Israel’s cabinet approved the bi-annual budget last week. The Social Affairs Ministry accused Assiwar of neglecting to submit proper financial documentation although the facility contends that the problems are fundamentally bureaucratic and not their fault, reported Haaretz. Halting funds will effectively incapacitate the organization. Assiwar provides important services to Palestinian women including counseling and an emergency hotline, although it does not have an overnight shelter.
In the West Bank and Gaza, three women were murdered in cases of domestic violence during the past two weeks. The violence of Israel’s occupation exacerbates conditions of violations, Shomar told the Alternative Information Center (AIC). However, there is a drastic deficiency of responsibility for domestic violence in Palestinian society, particularly amongst men. “We need to change behaviors and attitudes,” she said.
In Bethlehem, a man murdered his wife in the marketplace streets last week. The 27 year-old victim had suffered repeated acts of domestic violence that were reported to the police.Police did not arrest the husband, but, rather, instructed him to sign a paper promising not to attack his wife. She was killed following a hearing in her divorce case.Murders were also committed in Gaza City and Tulkarem.
Shomar says that the main weaknesses in preventing gender violence in the West Bank and Gaza are an underfunded protection system and weak laws. Unlike Israel, the Palestinian Authority does not have a separate budget to support NGOs. As for Palestinian laws, they treat domestic violence differently from other forms of violence and often leave resolution as an internal affair for families to solve on their own. Furthermore, Palestinian judges and police are under-trained in issues of domestic violence, she says.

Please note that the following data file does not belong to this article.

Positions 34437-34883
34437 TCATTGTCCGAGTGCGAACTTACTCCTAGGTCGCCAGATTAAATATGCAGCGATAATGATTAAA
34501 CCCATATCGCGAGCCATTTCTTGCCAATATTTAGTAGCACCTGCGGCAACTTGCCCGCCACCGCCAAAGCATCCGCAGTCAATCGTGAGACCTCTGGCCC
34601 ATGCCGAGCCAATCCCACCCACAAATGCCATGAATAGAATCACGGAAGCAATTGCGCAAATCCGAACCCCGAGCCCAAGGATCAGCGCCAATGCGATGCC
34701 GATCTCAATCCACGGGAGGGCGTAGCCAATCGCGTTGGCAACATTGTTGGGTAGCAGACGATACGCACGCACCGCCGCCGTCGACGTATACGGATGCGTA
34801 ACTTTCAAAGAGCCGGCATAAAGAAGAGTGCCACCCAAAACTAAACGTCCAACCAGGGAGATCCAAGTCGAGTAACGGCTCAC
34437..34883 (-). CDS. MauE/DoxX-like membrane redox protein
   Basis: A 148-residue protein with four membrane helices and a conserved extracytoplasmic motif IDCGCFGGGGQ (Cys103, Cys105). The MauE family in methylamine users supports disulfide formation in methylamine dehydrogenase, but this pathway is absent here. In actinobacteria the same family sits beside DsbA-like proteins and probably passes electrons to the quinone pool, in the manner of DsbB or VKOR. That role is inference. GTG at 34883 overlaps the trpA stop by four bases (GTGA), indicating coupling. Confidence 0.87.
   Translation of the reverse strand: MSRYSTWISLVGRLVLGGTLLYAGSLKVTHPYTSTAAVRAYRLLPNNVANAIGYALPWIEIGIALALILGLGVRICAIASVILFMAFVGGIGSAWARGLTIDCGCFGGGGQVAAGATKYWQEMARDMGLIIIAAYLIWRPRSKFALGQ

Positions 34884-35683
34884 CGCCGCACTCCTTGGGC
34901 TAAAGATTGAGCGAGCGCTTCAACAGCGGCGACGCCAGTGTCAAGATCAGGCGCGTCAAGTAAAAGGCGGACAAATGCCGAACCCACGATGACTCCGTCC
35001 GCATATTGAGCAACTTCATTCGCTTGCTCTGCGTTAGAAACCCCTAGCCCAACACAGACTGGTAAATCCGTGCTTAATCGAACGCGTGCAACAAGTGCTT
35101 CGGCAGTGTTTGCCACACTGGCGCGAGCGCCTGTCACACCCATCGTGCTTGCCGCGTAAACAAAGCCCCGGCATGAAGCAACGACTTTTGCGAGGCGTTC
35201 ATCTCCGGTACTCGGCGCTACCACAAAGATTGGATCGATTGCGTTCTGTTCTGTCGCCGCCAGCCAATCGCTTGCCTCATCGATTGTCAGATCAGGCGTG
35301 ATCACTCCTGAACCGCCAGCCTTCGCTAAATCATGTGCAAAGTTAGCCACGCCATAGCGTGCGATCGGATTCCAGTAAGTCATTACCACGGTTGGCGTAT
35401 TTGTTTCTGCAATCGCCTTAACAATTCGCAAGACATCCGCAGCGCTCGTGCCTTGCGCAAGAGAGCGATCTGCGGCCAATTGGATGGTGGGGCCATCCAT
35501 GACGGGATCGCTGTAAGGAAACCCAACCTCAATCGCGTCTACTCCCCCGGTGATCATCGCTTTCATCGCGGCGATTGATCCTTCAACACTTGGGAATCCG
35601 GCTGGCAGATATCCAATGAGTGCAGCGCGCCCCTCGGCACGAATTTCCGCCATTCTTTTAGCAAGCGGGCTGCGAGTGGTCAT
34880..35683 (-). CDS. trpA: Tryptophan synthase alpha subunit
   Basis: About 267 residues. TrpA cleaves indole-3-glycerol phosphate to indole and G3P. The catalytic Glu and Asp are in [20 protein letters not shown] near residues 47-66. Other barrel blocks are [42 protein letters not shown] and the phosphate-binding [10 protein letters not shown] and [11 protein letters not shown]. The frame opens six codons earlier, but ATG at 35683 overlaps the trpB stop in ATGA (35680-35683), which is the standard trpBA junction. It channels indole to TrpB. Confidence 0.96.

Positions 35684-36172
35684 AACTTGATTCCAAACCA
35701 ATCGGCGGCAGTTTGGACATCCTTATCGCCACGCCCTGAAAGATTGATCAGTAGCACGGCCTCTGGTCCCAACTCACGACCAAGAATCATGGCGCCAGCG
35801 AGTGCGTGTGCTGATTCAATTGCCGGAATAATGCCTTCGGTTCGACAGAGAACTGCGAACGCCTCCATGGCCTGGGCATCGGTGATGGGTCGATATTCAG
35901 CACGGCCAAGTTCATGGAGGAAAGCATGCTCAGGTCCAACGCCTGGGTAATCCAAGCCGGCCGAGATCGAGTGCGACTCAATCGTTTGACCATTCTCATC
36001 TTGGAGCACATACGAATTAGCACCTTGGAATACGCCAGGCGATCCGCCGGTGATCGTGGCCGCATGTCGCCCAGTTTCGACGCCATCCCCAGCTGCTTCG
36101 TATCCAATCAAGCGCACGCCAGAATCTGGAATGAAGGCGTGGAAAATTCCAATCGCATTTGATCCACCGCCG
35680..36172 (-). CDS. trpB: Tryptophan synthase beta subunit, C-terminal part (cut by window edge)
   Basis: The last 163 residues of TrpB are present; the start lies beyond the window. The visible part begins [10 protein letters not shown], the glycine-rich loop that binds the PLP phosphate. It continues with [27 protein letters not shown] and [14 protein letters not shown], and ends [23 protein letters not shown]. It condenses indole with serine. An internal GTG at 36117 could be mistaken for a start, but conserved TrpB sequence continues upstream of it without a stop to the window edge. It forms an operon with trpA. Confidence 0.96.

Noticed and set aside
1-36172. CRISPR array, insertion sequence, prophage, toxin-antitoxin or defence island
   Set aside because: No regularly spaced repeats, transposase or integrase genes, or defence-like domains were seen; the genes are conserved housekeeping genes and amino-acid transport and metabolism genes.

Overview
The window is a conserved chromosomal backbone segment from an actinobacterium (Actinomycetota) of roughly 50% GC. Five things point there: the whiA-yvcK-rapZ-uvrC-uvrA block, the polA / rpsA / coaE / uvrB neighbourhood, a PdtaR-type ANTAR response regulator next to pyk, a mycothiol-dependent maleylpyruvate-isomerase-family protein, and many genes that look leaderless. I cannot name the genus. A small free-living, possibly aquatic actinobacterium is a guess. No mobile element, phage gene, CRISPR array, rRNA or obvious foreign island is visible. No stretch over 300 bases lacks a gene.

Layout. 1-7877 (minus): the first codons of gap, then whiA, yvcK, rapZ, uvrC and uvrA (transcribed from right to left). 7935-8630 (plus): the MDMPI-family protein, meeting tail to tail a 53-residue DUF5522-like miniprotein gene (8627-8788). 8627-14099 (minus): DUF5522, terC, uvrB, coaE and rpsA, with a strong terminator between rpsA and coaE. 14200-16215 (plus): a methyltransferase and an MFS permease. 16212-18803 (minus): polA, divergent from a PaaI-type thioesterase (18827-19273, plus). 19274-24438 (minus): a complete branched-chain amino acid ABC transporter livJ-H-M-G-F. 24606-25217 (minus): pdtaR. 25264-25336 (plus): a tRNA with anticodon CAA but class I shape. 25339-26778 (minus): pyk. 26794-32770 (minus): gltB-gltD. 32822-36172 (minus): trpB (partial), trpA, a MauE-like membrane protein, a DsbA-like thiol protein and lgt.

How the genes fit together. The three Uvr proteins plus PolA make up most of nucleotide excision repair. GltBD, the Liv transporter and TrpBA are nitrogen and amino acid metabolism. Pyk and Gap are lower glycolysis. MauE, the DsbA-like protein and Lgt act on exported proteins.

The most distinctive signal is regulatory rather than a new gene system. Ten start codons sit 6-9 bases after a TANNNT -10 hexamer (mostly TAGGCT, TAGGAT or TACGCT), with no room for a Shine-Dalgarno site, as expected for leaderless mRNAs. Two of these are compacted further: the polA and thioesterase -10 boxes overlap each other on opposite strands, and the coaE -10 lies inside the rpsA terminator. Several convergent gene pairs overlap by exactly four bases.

Four years ago, however, a special team in the Palestinian police force called the Family Protection Unit was created to handle domestic violence cases. Sawa, the Ramallah-based hotline and center, conducts special training on domestic violence with the Unit. The Unit undergoes privacy and sensitivity training in order to practice intervention and mediation tactics. The Unit aims to solve domestic disputes, utilizing important community members as arbiters.
Whether in Israel or Palestine, working with Palestinian women and gender issues is very similar: “We are talking about the same community, the same culture of Palestinian society,” says Shomar, who has worked extensively in both Israel and the West Bank.
Taboos surrounding domestic violence are challenges for overcoming gender inequality within Palestinian society, said Linda Jarayseh of the Mehwar Center in Beit Sahour. Jarayseh said it is difficult to get women away from an abusive environment because of resistance from families and the women themselves, who suffer from a deep sense of guilt and low self-esteem. In addition to halting state-sponsored violence in Palestine-Israel, promoting gender equality also depends on nurturing the Palestinian community’s response to domestic violence.
Across political borders, several shelters operate specifically for rehabilitating Palestinian victims of domestic violence. They are located in Gaza City, Bethlehem, Nablus, Nazareth, Taybeh (Israel) and Kufr Yassif.
By Associated Press
August 2, 2012